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Where Glen Campbell Is Going

In honor of the country music legend, we bring you one of his great songs, written, of course, by the great Jimmy Webb. Webb called Campbell his “big brother and co-culprit.” He described Campbell’s stage presence this way:

Just thinking back I believe suddenly that the “raison d’etre” for every Glen Campbell show was to bring every suffering soul within the sound of his voice up a peg or two. Leave ’em laughin’. Leave them feeling just a little tad better about themselves; even though he might have to make them cry a couple of times to get ’em there. What a majestically graceful and kind, top rate performer was Glen on his worst night!

Sometimes We Do Dance: The Light in London Grammar

Sometimes We Do Dance: The Light in London Grammar

In the past, I’ve sneakily slipped London Grammar music videos into various posts on this site for little reason other than that I just really enjoy them, and I’ve written about their music once before, several years ago. Much of it is slow—a lot of silence accompanied by sparse, echoey thrums from Dan Rothman (guitar) and Dot Major (drums/keys), woven together by Hannah Reid’s almost operatic voice. (Starting off here by setting your expectations low; then you can be pleasantly surprised.)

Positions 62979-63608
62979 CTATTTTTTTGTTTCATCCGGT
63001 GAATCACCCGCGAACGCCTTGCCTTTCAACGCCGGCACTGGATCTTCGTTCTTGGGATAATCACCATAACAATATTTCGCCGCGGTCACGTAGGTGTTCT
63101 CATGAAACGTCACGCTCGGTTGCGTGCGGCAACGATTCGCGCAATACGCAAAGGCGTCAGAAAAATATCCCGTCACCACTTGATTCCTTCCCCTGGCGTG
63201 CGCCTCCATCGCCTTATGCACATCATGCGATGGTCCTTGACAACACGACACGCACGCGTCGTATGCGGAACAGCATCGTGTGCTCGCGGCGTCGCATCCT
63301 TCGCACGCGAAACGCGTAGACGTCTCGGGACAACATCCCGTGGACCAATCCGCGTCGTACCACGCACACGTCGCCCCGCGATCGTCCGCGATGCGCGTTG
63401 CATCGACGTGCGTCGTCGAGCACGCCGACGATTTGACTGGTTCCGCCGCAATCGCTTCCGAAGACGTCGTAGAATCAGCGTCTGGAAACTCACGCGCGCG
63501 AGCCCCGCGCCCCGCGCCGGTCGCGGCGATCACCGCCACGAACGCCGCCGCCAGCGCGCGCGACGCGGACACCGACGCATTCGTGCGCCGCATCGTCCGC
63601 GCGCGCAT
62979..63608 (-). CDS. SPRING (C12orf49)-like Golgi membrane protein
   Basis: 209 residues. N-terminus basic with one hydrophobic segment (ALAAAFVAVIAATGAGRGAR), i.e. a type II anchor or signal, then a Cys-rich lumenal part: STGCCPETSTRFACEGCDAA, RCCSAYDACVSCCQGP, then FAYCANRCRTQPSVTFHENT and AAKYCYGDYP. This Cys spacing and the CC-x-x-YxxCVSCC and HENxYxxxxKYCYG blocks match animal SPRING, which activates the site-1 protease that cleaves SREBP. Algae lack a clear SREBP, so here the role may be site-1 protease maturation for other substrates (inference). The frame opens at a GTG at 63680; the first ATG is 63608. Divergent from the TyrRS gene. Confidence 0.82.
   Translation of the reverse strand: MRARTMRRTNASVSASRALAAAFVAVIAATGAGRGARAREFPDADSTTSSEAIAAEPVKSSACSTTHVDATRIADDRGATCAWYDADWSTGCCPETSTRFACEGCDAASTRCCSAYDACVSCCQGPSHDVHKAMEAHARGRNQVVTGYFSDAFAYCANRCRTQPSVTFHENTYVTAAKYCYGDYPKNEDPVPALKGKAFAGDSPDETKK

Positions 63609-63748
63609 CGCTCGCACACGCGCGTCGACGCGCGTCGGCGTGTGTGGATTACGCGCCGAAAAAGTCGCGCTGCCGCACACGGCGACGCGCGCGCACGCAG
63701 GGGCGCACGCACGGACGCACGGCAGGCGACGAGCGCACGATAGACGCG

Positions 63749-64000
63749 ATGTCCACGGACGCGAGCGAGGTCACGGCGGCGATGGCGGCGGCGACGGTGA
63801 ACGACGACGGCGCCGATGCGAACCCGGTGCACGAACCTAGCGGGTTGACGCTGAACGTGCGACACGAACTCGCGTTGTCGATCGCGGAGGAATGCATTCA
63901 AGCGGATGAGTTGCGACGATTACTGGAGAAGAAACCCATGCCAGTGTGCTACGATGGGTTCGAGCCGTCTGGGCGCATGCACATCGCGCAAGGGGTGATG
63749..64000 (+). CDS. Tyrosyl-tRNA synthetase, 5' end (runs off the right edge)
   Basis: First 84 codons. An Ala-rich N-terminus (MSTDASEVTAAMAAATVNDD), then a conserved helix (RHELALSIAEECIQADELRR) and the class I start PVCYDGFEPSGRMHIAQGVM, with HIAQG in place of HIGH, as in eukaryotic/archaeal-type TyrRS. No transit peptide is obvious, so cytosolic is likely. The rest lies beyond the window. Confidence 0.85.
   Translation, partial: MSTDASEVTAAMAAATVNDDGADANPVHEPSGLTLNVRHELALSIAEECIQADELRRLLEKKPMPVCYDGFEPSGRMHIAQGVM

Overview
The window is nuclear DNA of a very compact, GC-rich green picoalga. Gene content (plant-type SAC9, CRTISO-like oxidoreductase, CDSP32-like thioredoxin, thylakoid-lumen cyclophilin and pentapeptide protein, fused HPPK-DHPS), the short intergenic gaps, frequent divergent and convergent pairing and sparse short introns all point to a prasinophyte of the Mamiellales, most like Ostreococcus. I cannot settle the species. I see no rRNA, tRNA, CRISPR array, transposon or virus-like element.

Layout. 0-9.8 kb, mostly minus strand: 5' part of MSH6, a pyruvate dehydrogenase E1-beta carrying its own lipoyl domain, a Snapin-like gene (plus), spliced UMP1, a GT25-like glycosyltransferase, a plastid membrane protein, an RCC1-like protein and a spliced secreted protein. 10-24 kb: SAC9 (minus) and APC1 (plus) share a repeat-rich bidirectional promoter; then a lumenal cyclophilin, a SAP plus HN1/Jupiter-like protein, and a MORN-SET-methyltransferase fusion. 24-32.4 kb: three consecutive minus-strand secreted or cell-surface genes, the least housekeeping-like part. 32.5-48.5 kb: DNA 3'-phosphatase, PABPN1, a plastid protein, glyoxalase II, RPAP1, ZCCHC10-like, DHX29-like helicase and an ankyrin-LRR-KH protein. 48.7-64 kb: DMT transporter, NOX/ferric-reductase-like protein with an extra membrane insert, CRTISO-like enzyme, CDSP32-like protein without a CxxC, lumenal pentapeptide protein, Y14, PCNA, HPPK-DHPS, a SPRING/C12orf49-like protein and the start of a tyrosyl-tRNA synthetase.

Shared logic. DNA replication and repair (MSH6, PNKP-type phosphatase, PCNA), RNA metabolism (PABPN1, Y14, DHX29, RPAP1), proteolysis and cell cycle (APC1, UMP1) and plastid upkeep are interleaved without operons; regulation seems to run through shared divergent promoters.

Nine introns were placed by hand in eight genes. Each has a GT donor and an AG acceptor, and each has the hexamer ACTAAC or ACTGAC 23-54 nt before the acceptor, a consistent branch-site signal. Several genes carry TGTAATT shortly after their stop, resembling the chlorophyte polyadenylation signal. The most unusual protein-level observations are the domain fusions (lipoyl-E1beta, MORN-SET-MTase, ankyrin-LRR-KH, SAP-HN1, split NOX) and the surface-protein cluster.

Truth is a Beautiful Thing is the name of their second album, which was released on June 9. Needless to…

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Living and Dying with Rich Mullins: Reckless Raging Fury

Living and Dying with Rich Mullins: Reckless Raging Fury

This year marks the 20th anniversary of Rich Mullins’ death in a car accident at age 41. To commemorate this occasion, I am writing my memories of his music—not so much music criticism as memoir-via-music. See part 1 here.

You don’t often hear a singer downplay the next song on the setlist; you don’t often hear a chapel speaker downplay his achievements. But Rich Mullins was no ordinary singer, and he was therefore no ordinary chapel speaker.

After a monologue that starts at the 17 minute mark in the video below, Rich tells the assembled students of Wheaton College that…

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Living and Dying With Rich Mullins: I Believe What I Believe…